Jameson Cell

The Jameson Cell technology is an efficient, low maintenance, high density flotation technology that gives better performance than traditional designs.

Invented in the late 1980s, Jameson Cell technology overcomes the design and operating inadequacies of column and conventional flotation cells.

The first commercial installation was completed in 1989 and over the first 20 years of commercialisation more than 300 Jameson Cells have been installed, treating a range of materials.

The technology has been continuously improved to ensure ease of use and to improve the integrity of the Cell. The latest designs combine the original advantages of small bubble size and a small physical footprint with lower maintenance and easier operation.

The advantages of the Jameson Cell include:

  • Consistent fine bubble generation without the need for external equipment
  • No need for mechanical agitation to achieve rapid floation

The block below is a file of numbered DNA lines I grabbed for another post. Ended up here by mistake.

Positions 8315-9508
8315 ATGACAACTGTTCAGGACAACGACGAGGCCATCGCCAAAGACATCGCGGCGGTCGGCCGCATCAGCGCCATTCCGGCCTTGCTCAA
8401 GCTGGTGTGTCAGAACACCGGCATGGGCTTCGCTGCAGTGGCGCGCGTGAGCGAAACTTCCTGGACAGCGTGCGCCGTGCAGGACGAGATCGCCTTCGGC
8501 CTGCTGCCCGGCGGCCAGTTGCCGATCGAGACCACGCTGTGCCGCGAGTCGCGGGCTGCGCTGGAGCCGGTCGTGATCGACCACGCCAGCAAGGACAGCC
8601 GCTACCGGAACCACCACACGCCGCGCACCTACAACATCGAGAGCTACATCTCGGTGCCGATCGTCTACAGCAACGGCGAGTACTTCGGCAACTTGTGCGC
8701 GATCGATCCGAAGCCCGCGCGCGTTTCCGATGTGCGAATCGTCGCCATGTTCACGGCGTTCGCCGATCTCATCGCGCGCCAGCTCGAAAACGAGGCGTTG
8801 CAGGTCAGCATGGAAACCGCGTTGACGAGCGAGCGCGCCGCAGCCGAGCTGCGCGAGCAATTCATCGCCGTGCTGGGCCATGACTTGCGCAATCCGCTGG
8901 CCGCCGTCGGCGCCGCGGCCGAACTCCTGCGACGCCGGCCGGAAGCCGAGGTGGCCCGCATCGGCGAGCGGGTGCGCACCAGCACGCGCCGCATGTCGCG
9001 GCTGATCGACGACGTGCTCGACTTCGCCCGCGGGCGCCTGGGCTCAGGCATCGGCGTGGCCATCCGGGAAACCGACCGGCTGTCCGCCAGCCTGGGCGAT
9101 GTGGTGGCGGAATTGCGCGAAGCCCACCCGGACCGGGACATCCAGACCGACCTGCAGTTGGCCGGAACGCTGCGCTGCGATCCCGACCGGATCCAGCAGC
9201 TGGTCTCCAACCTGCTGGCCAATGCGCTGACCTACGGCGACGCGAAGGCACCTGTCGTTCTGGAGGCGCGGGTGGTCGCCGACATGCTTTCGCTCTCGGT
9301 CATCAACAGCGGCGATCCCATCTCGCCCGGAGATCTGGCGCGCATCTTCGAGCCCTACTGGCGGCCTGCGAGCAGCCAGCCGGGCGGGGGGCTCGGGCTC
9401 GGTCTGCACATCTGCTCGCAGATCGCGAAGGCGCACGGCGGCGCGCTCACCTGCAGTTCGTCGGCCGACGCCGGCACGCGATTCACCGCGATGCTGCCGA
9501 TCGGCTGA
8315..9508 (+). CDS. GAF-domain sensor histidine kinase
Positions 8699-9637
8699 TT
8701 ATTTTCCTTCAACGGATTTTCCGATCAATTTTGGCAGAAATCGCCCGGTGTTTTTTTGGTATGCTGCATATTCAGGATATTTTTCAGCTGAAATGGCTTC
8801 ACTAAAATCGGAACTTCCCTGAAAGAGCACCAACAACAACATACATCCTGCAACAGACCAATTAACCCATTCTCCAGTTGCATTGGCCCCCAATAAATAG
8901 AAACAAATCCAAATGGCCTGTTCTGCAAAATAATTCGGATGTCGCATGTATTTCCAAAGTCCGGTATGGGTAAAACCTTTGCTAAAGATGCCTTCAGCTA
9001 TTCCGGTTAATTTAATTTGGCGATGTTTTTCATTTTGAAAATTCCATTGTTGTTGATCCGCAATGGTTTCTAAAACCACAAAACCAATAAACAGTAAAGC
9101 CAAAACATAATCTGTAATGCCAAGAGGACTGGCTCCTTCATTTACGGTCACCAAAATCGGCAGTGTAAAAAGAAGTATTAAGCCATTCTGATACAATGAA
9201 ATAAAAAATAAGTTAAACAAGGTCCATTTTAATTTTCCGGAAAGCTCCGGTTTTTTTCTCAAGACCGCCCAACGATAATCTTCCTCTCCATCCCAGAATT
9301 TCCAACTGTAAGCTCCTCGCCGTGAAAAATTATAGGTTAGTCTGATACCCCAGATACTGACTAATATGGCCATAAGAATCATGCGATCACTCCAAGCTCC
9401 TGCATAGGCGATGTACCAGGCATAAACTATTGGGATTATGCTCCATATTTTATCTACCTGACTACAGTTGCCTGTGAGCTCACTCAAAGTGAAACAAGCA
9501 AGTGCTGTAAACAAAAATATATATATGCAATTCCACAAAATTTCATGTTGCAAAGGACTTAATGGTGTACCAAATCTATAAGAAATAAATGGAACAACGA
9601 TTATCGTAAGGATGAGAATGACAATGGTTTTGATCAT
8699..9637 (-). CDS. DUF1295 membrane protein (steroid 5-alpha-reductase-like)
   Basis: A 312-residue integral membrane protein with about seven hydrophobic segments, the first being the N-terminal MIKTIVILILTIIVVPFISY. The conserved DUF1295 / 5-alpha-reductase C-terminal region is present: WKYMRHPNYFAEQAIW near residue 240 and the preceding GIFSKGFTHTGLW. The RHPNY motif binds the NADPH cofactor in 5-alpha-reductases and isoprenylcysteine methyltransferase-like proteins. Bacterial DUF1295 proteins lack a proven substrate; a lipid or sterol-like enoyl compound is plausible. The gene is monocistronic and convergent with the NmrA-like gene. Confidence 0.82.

• Small physical footprint
  • Maximum contentrate grade in a single floation stage
  • Fast response and easy control
  • Consistent performance irrespective of feed flow change4s
  • Simple installation and maintenance with no moving parts

The Jameson Cell can be used in any flotation application and has been successfully used in processing industries including:

  • Base and precious metals
  • Coal
  • Oil sands
  • Solvent extraction
  • Industrial minerals

The inventor of the Jameson Cell, Laurate Professor Graeme Jameson, is Director of the University of Newcastle's Centre for Multiphase Processes, a major Australian centre for research and research training in the science and technology of fine particles and bubbles.

Members of the Centre are heavily involved in collaboration with industry, using their multi-disciplinary expertise to tackle research programs of national and international importance, helping to solve industrial problems.

Professor Jameson is also the inventor of the Fluidised Bed Flotation Cell, a new process with the potential to recover coarse particles as large as 600 microns, reducing grinding energy by as much as half. The new process is ideal for the recovery of copper, gold, silver, nickel, lead and zinc.